Shovel Knight Review
Author's Note: In reviewing Shovel Knight, I tested the game on all three Sony platforms. It is identical across all three versions, so the review applies to the PS3, PS4 and PS Vita versions as a single game.
As is the case with a lot of third-party Nintendo exclusives, Yacht Club Games' Shovel Knight has gone multiplatform, now appearing on Sony's family of systems in addition to the Wii U, 3DS and PC platforms. Whether this is a good thing ("more people get to play") or a bad thing ("Nintendo always loses exclusives") will be debated by message board trolls until the end of time, but the bottom line is that Shovel Knight is a great freaking game. It was great on the Wii U, PC and 3DS, and it is just as great on its new home, the Sony platforms. There is a dash of new content for this release, but not enough to make a double dip worth it on those merits. But let's be honest; you may want to double dip and buy again anyway. The game is that good, and Sony fans are in for a treat.
As is the case with most 8- and 16-bit games, the story in Shovel Knight isn't going to be its main selling point. The hero, Shovel Knight, and his weapon, the Shovelblade, have two goals: save the girl and beat the Enchantress. It doesn't get more 8-bit than that, right? Adding a layer to the story are The Order of No Quarter, a team of colorful bad guys who serve as boss fights through Shovel Knight's adventure. Let me be clear here - you won't remember these enemies' names, you probably won't even remember the game's plot once you've run through it, but it doesn't matter. What you won't forget, though, is how much fun you had with the well-designed fights and stages. You know, kind of like those NES and SNES games you loved. What was the plot of DuckTales (NES)? How about Mega Man 3 (NES)? Do you remember every antagonist's name in Super Mario World (SNES) or Donkey Kong Country (SNES)? Those unforgettable titles are as such because of the gameplay, and Shovel Knight embraces and capitalizes on the "feel" of those early days of gaming without letting a complicated story stand in the way.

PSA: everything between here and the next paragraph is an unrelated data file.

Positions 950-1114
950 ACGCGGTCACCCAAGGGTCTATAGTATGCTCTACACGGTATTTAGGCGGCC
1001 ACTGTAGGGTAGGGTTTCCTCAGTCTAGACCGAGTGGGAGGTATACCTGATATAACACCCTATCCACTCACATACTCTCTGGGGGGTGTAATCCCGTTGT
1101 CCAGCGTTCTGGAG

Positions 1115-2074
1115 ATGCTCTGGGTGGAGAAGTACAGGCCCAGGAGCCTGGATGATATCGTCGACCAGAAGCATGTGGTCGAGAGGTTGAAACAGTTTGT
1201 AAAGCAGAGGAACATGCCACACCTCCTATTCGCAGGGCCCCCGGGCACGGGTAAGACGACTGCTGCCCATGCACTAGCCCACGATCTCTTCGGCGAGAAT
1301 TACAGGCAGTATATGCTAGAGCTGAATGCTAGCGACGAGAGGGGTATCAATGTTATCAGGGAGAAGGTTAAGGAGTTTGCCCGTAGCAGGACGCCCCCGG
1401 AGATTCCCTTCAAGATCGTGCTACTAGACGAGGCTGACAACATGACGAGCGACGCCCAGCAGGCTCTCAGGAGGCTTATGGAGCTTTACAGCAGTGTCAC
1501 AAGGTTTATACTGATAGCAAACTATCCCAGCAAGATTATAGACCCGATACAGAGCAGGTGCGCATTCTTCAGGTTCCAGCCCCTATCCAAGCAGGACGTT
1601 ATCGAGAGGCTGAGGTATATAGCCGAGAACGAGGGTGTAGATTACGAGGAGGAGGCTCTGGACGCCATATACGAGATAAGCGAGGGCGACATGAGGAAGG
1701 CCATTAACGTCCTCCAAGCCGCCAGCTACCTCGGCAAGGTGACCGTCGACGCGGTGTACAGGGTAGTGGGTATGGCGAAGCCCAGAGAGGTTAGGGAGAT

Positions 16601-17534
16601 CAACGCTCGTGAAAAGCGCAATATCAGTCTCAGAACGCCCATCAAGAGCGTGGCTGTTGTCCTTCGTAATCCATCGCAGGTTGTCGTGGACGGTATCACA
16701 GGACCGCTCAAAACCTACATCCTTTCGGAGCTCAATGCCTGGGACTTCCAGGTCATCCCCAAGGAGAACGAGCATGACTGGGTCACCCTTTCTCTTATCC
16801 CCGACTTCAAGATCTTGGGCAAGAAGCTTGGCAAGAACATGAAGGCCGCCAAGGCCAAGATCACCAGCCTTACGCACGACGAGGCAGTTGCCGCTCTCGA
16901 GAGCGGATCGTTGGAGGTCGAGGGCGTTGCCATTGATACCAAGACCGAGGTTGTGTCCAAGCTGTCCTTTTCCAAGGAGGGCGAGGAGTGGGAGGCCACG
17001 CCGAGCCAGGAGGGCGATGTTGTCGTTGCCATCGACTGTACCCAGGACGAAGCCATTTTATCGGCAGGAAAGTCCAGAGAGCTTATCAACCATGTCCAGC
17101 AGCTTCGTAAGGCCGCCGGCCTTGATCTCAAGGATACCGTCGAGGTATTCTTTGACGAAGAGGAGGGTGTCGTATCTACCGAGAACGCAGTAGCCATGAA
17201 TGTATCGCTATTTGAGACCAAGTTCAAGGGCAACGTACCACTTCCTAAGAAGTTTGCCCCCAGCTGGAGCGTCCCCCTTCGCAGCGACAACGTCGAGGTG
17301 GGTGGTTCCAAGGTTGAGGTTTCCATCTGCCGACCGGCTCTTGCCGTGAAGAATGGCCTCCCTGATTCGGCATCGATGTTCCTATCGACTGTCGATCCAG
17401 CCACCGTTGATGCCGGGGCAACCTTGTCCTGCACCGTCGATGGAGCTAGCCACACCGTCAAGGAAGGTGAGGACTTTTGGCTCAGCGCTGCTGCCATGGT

The game's presentation absolutely nails that aesthetic. The overworld map could be ripped right from Super Mario Bros. 3. The levels look like B-sides from the "stages we made but never used" Mega Man collection. Even Shovel Knight's weapon, with an ever-expanding list of functions, calls to mind the power ups and tools of the days of yore. The sprites here are extremely well-animated and colorful, and the game never experiences even a hint of slowdown, even with major action on-screen. And the music; oh, the music. Shovel Knight's score is a chiptune masterpiece, seriously rivaling Mega Man 2's soundtrack as the best I've ever heard (and that is saying something; Wood Man's theme has long been my favorite gaming music of all time and is still, years and years later, my main ringtone). If Shovel Knight had been released in the era is clearly draws inspiration from, it would have been regarded as the best-looking, best-sounding game of all time.
I keep talking about the gameplay, so let's finally get down to brass tacks. Shovel Knight plays like a dream. It takes all the stuff we loved about games back then, smashes it all together and molds it into an experience that is benefited by the developer's obvious love of the era and rounded out with the hindsight of what worked and what didn't in those early gaming years. You could write that off as a fancy way of saying "derivative," but Shovel Knight is anything but. You'll be running and jumping, fighting bosses and tricky terrain, just like the old days, but it never feels stale or played out. Instead, mastering these levels is like catching up with an old friend - they remind you why you got into this hobby in the first place.